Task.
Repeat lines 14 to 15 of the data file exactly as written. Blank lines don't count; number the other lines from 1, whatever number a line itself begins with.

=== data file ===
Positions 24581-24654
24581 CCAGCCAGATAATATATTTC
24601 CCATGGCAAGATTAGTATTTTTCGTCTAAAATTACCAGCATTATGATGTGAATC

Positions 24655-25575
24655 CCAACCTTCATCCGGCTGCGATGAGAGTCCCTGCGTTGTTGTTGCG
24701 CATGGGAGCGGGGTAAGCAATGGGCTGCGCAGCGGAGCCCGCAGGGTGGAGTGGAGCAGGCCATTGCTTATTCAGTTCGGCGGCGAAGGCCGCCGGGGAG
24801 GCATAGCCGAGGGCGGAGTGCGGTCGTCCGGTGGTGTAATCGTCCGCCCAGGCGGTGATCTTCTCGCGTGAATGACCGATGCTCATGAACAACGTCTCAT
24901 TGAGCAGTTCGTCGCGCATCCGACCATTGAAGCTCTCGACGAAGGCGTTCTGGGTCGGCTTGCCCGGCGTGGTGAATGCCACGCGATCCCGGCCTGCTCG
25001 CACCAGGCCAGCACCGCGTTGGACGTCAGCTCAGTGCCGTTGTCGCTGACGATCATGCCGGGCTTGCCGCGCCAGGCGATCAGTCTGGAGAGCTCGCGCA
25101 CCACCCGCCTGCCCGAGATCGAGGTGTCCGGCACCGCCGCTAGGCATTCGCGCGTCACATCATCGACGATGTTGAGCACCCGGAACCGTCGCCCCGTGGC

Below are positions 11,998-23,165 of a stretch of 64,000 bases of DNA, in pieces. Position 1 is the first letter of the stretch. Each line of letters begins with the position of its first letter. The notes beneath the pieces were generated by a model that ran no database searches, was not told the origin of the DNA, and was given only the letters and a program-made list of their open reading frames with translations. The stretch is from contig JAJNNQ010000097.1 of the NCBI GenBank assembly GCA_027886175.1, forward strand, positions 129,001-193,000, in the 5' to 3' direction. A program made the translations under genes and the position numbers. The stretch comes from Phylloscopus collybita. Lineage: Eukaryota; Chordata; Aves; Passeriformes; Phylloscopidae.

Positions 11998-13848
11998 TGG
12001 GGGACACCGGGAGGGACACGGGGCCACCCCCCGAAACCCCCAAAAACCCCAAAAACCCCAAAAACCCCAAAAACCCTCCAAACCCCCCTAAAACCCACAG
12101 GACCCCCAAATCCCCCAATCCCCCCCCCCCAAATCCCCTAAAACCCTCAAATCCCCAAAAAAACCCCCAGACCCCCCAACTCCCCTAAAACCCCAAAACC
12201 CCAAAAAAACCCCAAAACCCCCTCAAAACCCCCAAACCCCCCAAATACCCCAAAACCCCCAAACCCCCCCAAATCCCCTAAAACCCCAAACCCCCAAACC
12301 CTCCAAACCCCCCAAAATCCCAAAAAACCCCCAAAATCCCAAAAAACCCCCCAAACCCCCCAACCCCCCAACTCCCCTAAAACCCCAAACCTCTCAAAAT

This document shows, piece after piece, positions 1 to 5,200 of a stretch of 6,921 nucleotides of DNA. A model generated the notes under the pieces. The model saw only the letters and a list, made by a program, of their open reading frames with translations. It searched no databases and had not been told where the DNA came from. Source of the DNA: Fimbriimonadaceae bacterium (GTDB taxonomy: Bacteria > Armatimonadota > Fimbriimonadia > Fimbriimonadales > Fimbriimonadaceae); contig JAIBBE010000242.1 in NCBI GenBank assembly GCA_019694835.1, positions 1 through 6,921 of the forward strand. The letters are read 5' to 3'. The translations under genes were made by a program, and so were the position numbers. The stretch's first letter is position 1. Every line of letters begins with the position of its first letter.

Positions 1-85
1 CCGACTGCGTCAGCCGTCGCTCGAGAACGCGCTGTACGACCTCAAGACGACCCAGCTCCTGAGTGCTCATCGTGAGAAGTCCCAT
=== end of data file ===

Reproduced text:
12001 GGGACACCGGGAGGGACACGGGGCCACCCCCCGAAACCCCCAAAAACCCCAAAAACCCCAAAAACCCCAAAAACCCTCCAAACCCCCCTAAAACCCACAG
12101 GACCCCCAAATCCCCCAATCCCCCCCCCCCAAATCCCCTAAAACCCTCAAATCCCCAAAAAAACCCCCAGACCCCCCAACTCCCCTAAAACCCCAAAACC